SAN FRANCISCO -- The good news: Semiconductor manufacturing-equipment makers have called the bottom in their market.
The bad news: We're not there yet.
Chip-equipment sales will fall nearly 28% in 2008 to $30.9 billion, according to the international trade group SEMI, which said Tuesday that business has fallen to levels not seen since 2003.
The group sees another 21.4% drop in sales in 2009 before a bounce back of 30.8% growth in 2010. But even the predicted rebound comes with its own black cloud: expected 2010 global sales of $31.8 billion are less than 3% above what is projected for 2008's total.
In other words, chip-equipment sales in 2010 will still be 25% below where they were in 2007.
And even that "progress" is a guess. SEMI admits that "impaired or nonexistent business trend visibility is pervasive amidst the deteriorating global economy," leaving the group to base its 2010 expectations on what a normal industry recovery looks like.
The forecast was particularly bleak for Taiwan, the world's biggest equipment market, where sales are expected to fall by nearly half, with the region falling to No. 2 in sales behind Japan through 2010.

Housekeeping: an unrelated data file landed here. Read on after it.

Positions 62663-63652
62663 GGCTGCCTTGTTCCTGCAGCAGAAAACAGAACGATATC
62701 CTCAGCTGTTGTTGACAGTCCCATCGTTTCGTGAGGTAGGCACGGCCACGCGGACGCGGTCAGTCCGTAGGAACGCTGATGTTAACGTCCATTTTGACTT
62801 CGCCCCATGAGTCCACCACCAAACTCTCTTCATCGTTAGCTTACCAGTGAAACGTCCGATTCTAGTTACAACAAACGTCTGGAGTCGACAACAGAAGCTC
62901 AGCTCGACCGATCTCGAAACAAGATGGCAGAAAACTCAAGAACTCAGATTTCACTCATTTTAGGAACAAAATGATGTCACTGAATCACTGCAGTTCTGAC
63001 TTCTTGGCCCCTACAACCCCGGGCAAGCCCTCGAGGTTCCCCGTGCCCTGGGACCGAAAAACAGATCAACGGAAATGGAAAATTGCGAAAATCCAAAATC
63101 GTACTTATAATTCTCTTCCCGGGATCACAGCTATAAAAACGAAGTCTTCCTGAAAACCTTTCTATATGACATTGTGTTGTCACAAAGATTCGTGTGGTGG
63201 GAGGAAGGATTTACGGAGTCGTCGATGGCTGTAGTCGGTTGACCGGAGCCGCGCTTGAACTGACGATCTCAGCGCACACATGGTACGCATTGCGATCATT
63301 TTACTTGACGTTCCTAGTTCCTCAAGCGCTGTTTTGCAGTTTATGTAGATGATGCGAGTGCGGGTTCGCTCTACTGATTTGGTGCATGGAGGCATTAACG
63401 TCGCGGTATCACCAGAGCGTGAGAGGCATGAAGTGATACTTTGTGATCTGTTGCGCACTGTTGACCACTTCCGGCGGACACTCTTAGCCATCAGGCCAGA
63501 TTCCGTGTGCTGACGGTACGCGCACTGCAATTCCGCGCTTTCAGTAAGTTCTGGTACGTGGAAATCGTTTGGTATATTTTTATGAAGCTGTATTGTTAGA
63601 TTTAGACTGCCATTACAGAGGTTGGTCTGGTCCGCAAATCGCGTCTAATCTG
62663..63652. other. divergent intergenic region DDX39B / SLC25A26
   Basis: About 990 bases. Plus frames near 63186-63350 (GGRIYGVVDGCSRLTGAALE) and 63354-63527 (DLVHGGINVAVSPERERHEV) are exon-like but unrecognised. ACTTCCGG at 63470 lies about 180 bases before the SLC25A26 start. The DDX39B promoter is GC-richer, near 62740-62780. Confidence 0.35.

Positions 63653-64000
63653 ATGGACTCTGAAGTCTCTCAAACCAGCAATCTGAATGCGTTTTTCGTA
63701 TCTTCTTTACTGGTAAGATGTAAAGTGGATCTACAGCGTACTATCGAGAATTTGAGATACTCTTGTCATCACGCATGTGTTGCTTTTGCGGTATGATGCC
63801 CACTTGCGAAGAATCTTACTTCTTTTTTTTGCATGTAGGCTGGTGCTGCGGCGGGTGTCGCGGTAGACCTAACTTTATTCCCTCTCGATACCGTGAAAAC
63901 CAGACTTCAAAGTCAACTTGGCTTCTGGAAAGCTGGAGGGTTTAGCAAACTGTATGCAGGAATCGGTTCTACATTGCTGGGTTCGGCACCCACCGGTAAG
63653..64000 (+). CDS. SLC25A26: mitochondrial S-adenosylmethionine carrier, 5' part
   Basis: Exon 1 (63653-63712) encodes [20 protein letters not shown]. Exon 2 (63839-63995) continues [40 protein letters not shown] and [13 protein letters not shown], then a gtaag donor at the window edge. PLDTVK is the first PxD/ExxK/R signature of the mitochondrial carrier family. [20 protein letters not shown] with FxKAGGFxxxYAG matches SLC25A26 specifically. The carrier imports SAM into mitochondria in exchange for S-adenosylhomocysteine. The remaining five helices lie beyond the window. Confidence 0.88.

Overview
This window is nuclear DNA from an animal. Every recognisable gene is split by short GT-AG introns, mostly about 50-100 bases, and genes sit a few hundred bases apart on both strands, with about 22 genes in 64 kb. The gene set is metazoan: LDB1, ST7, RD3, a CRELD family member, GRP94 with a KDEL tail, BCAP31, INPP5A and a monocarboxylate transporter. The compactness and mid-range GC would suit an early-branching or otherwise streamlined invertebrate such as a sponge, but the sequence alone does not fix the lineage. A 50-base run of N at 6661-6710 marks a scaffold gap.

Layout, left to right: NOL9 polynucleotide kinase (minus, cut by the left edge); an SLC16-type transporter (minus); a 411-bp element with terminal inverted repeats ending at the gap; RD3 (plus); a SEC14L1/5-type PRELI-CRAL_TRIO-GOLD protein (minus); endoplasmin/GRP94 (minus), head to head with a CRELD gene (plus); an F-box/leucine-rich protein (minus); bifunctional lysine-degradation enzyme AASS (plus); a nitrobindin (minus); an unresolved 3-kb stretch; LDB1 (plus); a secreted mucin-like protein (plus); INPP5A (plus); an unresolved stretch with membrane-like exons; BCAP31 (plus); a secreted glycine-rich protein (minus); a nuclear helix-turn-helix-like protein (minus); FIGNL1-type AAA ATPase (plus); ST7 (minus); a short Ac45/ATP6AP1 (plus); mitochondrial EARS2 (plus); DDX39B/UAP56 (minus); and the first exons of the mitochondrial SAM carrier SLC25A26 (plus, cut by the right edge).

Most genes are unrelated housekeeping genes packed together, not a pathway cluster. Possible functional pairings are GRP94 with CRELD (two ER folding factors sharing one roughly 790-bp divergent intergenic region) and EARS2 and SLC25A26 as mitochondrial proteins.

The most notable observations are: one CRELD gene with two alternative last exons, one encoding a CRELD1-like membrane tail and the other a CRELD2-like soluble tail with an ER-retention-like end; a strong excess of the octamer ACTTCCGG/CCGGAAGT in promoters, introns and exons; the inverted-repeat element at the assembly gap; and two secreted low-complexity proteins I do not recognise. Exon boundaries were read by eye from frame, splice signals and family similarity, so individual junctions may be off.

Sales in North America are expected to fall 14.4% in 2008 and another 22.2% in 2009, SEMI says.
That it's bad out there isn't a novel idea, of course, and recent announcements from semiconductor makers -- and their customers -- have reinforced the tough-times mantra. On Monday, the Semiconductor Industry Association said worldwide sales of chips fell 2.4% from a year ago, with expectations that demand will continue to slump entering 2009.
As the SIA pointed out, personal computers and cell phones account for about 60% of semiconductor demand, and 2009 PC shipments are expected to fall 5% with cell phone shipments declining by 9%.
On Tuesday, Oppenheimer cut its estimates below the Street consensus on several cell phone-related stocks, including
( MOT) and
Research In Motion
( RIMM), as the firm suggested fourth-quarter industry trends were lagging recently lowered targets by Nokia.
Lower demand means fewer chips are needed, which in turn means less chipmaking equipment is needed. This sets up a daunting couple of years for companies like
, all of which haven't enjoyed the most fruitful year.
Shares of Applied Materials, for example, fell in half to $9 in the past five months as year-over-year sales fell in its past two quarters by 28% and 14%, respectively.
In its earnings conference call last month, Applied said it expected chip factory utilization to continue falling into the first half of 2009, adding that it expected an extended industry downturn of a year or longer.
It's that "or longer" part that is worrisome to anyone trying to find a bottom in chip stocks.